Horse Show’s keepers of the gate
LAKE PLACID — The stars of the Lake Placid and I Love NY horse shows may be the horses and riders, but a small army of support staff is what keeps the competitions running.
From bartenders to groomers to security to vendors, there are dozens of people who make the horse shows go ’round, and one of the more visible positions is that of jump keepers — those who ensure jumps are where they’re supposed to be and who fix jumps if a horse clips one.
This stable of employees travels around the country from horse show to horse show, and though they’re out in the ring, they also tend to blend into the background.
“Basically my job, during the show days, I just sit here and watch for rails and we make height changes and course changes,” Bryan Mandelstan said. “And then at the end of the day, we build all the rings and set them up for the next day.”
Mandelstan — who hails from the Dallas, Texas, area — said he’s been working in this industry for a few years, and ended up in Lake Placid after working in Saratoga earlier this year. Although it is his first time in Lake Placid, Mandelstan said the Olympic village is one of his favorites so far.
“I work for Southbound Show Management,” he said. “He needs a crew to do what we do, so we just travel around from show to show. We stay pretty busy.
“I gotta say Estes Park, Colorado, and this place, too. Just the scenery, the weather. Gotta love it. Coming from Texas, we don’t really see this a whole lot. It’s pretty cool.”
Mandelstan said he and his crew arrived in Lake Placid on Monday morning and will be in town for the two weeks the horse shows run.
Another employee working the shows with Mandelstan is Michael Green, who got into the horse show business a few years ago. Green hails from Saugerties, but had never been to Lake Placid until this week.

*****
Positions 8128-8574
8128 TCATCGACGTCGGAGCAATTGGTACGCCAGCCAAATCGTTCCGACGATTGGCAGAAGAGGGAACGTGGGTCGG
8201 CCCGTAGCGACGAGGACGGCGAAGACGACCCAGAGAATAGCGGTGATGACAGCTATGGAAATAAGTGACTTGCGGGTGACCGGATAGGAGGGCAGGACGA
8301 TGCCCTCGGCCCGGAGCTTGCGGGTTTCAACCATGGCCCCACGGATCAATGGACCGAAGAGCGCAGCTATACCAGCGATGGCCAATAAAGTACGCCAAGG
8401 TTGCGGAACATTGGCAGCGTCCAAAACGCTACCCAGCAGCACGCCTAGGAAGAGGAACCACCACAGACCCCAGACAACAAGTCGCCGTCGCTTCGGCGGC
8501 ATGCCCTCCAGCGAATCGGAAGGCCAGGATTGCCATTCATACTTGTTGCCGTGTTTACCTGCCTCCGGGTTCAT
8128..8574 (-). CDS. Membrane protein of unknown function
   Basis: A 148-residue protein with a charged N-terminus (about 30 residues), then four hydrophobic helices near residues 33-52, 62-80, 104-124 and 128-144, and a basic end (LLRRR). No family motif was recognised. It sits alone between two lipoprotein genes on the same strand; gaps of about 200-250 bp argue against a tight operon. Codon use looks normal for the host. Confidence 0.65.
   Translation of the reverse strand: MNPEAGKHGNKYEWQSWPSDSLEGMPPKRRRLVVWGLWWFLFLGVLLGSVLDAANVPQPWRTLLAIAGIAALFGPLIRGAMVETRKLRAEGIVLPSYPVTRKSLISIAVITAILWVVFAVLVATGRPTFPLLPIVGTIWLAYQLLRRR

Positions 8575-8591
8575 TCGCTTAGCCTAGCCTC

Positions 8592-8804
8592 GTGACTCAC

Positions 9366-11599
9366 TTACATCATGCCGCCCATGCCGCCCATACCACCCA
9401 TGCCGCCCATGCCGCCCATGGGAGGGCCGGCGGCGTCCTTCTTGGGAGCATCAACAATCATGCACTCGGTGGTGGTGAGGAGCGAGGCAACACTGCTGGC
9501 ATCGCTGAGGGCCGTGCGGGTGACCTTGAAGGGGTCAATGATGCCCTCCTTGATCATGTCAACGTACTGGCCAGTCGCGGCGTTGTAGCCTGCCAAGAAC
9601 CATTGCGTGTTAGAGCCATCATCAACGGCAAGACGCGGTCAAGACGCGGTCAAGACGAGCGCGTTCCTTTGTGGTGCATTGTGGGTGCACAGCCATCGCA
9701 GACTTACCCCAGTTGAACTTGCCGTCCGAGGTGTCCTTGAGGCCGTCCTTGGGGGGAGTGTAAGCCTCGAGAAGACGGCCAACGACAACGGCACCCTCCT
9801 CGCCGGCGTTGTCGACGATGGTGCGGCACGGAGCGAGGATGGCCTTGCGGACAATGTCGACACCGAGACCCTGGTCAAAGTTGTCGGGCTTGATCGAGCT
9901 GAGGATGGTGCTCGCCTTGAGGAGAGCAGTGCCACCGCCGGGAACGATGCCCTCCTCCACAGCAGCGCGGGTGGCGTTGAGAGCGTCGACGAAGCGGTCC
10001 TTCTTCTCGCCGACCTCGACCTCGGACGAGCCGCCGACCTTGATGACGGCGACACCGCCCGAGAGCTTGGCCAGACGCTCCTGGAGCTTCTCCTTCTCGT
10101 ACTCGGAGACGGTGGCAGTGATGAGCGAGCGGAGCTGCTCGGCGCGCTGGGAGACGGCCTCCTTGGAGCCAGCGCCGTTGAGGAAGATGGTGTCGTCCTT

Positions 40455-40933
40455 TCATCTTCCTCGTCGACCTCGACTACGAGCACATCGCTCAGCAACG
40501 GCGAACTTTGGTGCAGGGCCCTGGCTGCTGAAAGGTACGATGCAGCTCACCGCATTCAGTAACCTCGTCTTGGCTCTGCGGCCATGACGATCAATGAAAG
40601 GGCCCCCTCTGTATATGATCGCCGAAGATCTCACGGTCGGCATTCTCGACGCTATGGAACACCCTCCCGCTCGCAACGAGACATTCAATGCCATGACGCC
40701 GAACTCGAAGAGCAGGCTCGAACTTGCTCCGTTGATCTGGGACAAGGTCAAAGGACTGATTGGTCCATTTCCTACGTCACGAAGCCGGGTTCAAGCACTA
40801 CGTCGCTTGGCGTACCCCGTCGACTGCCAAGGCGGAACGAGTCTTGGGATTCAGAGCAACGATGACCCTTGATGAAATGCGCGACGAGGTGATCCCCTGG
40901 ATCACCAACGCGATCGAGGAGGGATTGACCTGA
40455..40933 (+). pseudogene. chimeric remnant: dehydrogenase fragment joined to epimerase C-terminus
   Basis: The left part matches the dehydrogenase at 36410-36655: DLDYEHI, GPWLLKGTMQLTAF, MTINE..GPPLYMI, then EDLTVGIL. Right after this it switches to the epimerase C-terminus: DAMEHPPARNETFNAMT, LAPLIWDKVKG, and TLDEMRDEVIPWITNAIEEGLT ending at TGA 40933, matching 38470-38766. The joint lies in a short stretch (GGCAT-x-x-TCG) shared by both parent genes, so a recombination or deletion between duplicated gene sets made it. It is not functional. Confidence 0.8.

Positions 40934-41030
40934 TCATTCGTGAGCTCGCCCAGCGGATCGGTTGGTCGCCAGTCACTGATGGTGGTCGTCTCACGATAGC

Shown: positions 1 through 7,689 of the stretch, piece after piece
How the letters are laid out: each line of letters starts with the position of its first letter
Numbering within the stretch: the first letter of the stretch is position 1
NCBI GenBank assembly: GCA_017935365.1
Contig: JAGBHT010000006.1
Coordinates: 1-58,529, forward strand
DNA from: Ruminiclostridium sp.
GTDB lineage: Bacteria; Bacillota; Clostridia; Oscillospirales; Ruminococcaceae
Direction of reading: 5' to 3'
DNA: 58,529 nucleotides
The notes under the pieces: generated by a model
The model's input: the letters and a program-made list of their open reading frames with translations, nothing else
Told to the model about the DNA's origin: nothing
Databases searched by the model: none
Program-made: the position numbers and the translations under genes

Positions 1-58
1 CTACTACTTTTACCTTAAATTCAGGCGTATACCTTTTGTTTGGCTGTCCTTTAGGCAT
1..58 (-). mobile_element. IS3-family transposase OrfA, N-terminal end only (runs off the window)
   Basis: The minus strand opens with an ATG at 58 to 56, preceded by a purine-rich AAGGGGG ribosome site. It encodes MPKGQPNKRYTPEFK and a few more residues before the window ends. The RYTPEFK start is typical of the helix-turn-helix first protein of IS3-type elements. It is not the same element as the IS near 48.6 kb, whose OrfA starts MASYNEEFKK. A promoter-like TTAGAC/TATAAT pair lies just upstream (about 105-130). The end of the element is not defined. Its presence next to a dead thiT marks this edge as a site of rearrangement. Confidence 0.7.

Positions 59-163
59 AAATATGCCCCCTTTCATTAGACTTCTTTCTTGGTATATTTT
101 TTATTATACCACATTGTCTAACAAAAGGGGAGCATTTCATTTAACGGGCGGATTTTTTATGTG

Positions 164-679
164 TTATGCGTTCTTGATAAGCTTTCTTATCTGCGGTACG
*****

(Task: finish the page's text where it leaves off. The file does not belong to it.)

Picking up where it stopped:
Mandelstan and Green, along with a plethora of workers, make sure the jumps are where the course designer wants them, and that rails — the bars the horses jump over — are replaced if a horse hits one and knocks it off the jump.
“This is my first time here — beautiful place,” Green said. “What’s not to like about it? Meet new people; see new places. And horses, they’re beautiful creatures.
“It’s hard to explain, we move quickly. It’s not really a hard job, you just have to have common sense.”
Green said that while part of their job consists of waiting for something to happen, there is a sense of urgency among the ground crews as well.
“Just to keep the show going, make sure everyone is in and out,” he said. “Just so no one is being held up. Because if one is being held up, then everyone else is being held up. Because everyone wants to do what they gotta do and get out of here.”
Mandelstan said there’s a lot of subtlety and nuance to what they do, even if most spectators don’t realize it.
“There’s a lot of little things that nobody really would notice,” he said. “But it’s pretty straight forward.
“He (the course designer) may want to switch out the rails or something. There’s little details that the course designer is changing, and we’re there to meet his needs. When they’re measuring, every little move (matters) — it doesn’t seem like much, but every little thing plays a roll. It’s pretty interesting.”
The Lake Placid Horse Show continues all week at the North Elba Show Grounds, with competition starting each day at 8 a.m. For more information, including a schedule of jumping competitions, go to www.lakeplacidhorseshow.com.